Oddly enough, despite the all too real dangers of a complete lock out by and of the local banks, Greeks refuse to believe that the worst case scenario could realistically happen:
There is still little sign of panic in Greece, and there has not been a stampede to the banks. Nevertheless, people are withdrawing hundreds of millions of euros from the banks every day. In May alone, outflows totaled €5 billion. According to official figures, €80 billion has been withdrawn since the start of the crisis.
Which however is not to say that most people have not already commenced preparations:
Christiana (not her real name) can see the capital flight every day with her own eyes. The 46-year-old, who wishes to remain anonymous, works as an asset manager at a large Greek bank. "It's not just that it is increasing," she says of the withdrawals. It's not only major customers who have been taking out money in recent months, she explains, but all kinds of clients, from account holders with a few hundred euros to the bank's most important private customers. "Naturally, the wealthy ask particularly often what they should do with their money," she says.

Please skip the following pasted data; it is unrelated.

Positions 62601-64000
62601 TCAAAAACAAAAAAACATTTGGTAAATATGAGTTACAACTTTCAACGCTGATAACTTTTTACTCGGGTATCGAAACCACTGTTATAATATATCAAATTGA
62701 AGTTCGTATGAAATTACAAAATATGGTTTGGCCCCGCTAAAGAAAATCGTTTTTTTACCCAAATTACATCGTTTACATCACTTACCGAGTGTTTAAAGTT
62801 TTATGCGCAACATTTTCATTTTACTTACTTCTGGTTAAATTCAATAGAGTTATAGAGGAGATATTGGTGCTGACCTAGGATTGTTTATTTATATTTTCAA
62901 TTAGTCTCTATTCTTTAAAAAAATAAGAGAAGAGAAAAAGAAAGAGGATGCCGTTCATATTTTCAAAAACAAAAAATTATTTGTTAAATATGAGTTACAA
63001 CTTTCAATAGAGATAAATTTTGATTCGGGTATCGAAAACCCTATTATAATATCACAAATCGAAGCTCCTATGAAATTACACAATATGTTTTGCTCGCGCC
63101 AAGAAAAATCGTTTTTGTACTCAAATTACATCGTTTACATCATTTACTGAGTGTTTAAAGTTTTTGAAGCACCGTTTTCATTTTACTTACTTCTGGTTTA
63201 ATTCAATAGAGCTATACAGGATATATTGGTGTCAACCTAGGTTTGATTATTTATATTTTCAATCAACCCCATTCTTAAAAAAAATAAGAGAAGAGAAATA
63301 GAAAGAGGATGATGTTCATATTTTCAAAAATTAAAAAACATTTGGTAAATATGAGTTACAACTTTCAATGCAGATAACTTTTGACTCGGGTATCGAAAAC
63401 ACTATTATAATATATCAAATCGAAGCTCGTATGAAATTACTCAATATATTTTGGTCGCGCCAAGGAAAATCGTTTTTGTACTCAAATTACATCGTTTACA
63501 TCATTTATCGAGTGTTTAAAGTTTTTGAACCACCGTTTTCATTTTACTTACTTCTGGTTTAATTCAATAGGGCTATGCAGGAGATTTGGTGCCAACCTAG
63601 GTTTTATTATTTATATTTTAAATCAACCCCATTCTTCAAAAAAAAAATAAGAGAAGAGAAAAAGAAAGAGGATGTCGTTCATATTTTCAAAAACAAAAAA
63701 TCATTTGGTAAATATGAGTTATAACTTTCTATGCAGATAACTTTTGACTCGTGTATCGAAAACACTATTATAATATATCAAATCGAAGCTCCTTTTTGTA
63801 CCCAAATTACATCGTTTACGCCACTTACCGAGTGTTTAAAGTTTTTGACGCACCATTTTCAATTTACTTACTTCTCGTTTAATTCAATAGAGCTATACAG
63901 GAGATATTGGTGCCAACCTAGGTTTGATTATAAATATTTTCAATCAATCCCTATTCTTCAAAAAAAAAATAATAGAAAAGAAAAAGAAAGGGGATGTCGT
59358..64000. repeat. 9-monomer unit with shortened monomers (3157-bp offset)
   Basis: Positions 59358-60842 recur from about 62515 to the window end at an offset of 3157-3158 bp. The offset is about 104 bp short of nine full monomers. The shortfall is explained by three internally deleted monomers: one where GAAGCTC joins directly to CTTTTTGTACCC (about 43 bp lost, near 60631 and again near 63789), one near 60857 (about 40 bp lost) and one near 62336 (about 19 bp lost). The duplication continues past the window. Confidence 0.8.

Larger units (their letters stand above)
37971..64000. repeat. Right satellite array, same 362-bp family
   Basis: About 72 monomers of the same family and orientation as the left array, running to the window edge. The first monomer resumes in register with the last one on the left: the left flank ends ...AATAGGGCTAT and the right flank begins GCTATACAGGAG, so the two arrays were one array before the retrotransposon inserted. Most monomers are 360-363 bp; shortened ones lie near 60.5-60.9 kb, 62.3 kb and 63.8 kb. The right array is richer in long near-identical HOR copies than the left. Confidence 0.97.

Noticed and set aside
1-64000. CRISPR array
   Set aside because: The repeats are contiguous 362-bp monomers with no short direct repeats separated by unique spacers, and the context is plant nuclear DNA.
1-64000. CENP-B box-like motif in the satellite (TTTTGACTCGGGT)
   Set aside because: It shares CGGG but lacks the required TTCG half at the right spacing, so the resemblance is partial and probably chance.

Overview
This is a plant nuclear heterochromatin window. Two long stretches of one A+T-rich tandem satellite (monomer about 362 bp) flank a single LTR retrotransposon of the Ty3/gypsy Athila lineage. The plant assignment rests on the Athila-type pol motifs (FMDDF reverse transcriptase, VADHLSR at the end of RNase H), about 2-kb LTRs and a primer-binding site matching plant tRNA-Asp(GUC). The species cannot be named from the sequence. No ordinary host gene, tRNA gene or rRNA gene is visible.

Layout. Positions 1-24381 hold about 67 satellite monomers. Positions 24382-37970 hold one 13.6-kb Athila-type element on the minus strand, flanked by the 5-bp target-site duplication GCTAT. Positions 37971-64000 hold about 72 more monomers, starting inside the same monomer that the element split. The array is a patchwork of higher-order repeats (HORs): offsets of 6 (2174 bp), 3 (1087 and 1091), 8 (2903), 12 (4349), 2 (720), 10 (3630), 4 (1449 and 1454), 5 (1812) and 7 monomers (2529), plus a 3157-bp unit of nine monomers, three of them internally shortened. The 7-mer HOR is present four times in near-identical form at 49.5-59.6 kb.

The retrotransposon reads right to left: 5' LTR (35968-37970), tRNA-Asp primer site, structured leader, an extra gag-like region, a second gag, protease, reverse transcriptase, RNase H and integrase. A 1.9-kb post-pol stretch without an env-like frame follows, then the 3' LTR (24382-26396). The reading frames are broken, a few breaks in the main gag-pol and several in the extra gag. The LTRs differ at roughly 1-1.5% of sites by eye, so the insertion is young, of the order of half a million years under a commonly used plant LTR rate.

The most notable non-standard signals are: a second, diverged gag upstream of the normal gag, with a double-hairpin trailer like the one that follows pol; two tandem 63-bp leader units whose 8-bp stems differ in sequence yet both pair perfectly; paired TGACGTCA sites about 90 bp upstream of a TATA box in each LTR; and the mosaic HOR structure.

Rich Greeks have long been moving billions to countries such as Italy or Switzerland, or buying luxury properties in London. But overall, according to estimates by the Greek central bank, only about one-fifth of the total money withdrawn has gone abroad. Many customers have left their money in the bank itself, Christiana says -- but in a safe deposit box rather than in their accounts. "It's currently impossible to find a free safe deposit box in a Greek bank," she says.
Those customers clearly don't want to be surprised by a currency reform. There has long been speculation over how that could work. The banks could close over a weekend, take stock of the euro holdings in their accounts and prevent further transfers to foreign accounts. Euro bills which are already in circulation would be marked with stamps. The export of unmarked bills would be prevented at the borders. Within a short time, the drachma could be reintroduced.
If it gets that far, Marianna's clients want to be prepared. Like Christiana, she also works as an asset consultant at a Greek bank, And like Christiana, she does not want her real name to be used. Her clients are lawyers, doctors or top managers. "On average, they have between €200,000 and €300,000, which they can withdraw at any time," Marianna says.
Not unexpectedly, the local thieves have figured out what is going on too. And all that physical cash sitting in various homes is just too tempting: